ESCAP focuses on a number of areas of economic and social development in Asia and the Pacific. One of these is trade and investment – a vital engine for growth and integration. Recent decades have seen an enormous expansion in trade and investment flows in the Asia-Pacific region. Regional economies are increasingly part of global value chains. This has helped foster the economic dynamism that has lifted many from poverty and spread prosperity more widely. At the same time, however, too many individuals and communities remain excluded from the benefits of trade and investment.
Trade has the potential to contribute to economic growth and to more and better jobs. Whether trade contributes to growth that is inclusive, in the sense that all people can contribute to and benefit from growth triggered by trade, is likely to depend on country specificities including institutional pre-conditions and policies applied in domains other than trade. This paper identifies specific challenges for making trade inclusive and identifies ways for dealing with them.
This book, co-published by the United Nations Economic and Social Commission for Asia and the Pacific (ESCAP) and the Asian Development Bank (ADB), provides guidance for the implementation of trade facilitation measures and reforms in Asia and the Pacific. It attempts to bridge the gaps among policy makers, practitioners, and economists by outlining operational guidance on how to assess the status of trade facilitation, what measures and reforms are necessary, and how to implement them at the national and regional levels.
The fact that the Asia-Pacific region hosts both the most and least efficient economies in conducting international trade transactions is generally well-known. However, information on the actual implementation of specific trade facilitation reforms in the Asia-Pacific developing economies is generally lacking.
This Working Paper presents Asian Single Window background and evolution; a description of what we mean by national versus regional single window; an update on Member States’ National Single Window (NSW) status; an overview of Asian Single Window (ASW) technical, legal aspects; an assessment of institutional and technical aspects of the Asian Single Window work; potential benefits from the crossborder exchange of data using the Asian Single Window; incremental benefits from Asian Single Window; challenges to Asian Single Window implementation; and conclusions.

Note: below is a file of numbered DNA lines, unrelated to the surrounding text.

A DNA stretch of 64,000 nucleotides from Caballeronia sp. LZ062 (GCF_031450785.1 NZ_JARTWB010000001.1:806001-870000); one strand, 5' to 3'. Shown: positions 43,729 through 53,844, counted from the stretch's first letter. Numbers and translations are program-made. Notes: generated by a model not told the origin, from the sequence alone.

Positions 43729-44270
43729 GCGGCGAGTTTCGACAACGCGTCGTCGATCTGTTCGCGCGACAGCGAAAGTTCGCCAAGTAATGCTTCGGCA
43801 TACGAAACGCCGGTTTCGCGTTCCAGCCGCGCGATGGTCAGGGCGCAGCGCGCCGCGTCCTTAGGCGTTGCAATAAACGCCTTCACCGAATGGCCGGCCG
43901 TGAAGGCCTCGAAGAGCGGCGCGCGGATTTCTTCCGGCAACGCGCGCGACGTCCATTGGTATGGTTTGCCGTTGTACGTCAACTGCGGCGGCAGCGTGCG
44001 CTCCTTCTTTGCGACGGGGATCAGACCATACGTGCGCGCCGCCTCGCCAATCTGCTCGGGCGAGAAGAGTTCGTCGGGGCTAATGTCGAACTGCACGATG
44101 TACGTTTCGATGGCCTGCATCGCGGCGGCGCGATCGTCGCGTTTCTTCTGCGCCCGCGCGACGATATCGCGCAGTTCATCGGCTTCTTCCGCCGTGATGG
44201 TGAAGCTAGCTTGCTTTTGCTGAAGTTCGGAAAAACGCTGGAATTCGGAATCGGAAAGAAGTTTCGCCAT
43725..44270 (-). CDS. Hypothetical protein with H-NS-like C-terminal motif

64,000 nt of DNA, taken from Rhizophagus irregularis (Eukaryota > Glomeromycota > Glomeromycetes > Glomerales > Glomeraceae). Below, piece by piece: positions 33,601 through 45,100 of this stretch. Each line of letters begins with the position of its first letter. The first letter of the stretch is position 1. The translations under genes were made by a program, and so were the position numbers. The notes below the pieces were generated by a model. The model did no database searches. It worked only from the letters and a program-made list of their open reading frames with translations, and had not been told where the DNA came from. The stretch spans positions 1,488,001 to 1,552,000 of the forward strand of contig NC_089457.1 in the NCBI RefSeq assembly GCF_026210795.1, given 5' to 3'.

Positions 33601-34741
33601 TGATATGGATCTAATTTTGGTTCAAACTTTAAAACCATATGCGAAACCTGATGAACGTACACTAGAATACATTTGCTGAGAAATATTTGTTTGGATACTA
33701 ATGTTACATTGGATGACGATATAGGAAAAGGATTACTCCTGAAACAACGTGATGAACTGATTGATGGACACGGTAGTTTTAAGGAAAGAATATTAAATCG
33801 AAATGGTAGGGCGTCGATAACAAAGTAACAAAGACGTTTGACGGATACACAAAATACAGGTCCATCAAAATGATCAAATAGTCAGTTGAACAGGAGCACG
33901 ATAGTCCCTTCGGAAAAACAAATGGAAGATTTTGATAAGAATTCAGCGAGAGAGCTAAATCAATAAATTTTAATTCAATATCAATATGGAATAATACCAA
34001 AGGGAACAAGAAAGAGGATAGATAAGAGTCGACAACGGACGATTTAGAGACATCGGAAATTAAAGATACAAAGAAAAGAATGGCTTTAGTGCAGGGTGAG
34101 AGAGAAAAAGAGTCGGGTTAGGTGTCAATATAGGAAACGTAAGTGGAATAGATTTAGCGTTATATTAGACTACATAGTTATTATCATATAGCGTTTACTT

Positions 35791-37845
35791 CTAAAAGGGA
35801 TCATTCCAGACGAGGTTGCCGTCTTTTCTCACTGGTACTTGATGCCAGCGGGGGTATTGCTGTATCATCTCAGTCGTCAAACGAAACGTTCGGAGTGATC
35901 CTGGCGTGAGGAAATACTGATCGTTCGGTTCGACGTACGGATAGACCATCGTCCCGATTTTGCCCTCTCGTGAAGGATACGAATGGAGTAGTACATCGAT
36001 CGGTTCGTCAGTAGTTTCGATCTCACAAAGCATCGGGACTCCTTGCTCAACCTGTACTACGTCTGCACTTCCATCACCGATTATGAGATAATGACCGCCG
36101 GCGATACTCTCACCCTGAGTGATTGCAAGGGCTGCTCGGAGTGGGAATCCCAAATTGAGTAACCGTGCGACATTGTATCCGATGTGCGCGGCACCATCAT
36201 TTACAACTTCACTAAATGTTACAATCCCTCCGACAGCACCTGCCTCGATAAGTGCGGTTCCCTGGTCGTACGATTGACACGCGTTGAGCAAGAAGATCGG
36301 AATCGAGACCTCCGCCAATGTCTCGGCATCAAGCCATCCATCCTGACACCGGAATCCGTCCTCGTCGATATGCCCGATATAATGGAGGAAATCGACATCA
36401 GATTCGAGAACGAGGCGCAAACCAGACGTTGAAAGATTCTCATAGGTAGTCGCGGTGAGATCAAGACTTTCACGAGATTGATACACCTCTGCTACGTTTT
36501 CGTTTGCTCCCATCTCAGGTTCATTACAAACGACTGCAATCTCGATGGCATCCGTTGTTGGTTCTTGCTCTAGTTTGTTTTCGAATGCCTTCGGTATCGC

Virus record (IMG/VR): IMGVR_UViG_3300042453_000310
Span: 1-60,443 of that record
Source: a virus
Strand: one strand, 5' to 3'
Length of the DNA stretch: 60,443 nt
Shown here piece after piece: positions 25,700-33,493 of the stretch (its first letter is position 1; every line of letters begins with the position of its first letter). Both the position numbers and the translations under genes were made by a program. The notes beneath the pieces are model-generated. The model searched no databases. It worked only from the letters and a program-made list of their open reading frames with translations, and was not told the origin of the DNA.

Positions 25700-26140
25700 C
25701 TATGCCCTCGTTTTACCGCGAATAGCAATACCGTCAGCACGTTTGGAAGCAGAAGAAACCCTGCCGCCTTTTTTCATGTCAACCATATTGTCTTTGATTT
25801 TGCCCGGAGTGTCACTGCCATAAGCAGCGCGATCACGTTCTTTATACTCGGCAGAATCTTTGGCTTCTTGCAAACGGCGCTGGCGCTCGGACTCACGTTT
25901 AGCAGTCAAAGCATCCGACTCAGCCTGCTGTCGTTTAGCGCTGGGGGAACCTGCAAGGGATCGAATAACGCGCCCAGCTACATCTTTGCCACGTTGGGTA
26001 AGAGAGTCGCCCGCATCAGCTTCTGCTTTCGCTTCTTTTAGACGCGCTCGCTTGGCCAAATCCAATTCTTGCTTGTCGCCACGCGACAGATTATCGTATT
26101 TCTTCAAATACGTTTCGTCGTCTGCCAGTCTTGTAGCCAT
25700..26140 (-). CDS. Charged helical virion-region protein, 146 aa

The Asia-Pacific Trade and Investment Report (APTIR) is a recurrent publication prepared by the Trade and Investment Division. It aims to deepen understanding of regional trends and developments in trade and investment; emerging issues in trade, investment and trade facilitation policies; and impacts of these policies on countries’ abilities to meet the challenges of achieving inclusive and sustainable development. APTIR 2012 focuses on trends and developments in the economies of Asia and the Pacific in their post-recovery from the 2008-2009 crisis and trade collapse.
Agriculture remains the backbone of most Asia-Pacific developing economies and approximately 50% of the Asian working population is employed in the agricultural sector. In view of the export potential of agricultural products in the region, it is urgent to reduce trade costs in this sector, particularly since they are typically twice as high as those for manufactured goods. Agricultural trade costs within each of the different Asian subregions and country groups are not found to differ sharply, particularly when tariff costs are excluded.
This Guide covers the wide-ranging legal issues that are related to the development and operation of a Single Window and, to a certain degree, some of the important electronic commerce legal concepts and approaches applicable to the single window environment. It is intended to give policymakers a broad understanding of the key considerations that should be addressed in effectively establishing the legal infrastructure for a SW.
"The BPA Guide offers a simple methodology to elicit, document, and analyse the existing “as-is” business processes involved in international trade, as well as aid in developing recommendations for further improvement. It suggests a set of practical steps and activities, from setting the scope of the business process analysis project; planning its implementation; collecting relevant data; and presenting it in an easily understandable manner, to analysing the captured data in order to identify bottlenecks and developing recommendations for improvement.
Simplification and harmonization of trade data and documentary requirements can contribute significantly to the reduction of time and costs for international trade transactions. Harmonizing data used in trade documents and aligning them with international standards also ensures data interoperability among the various parties engaged in a trade transaction.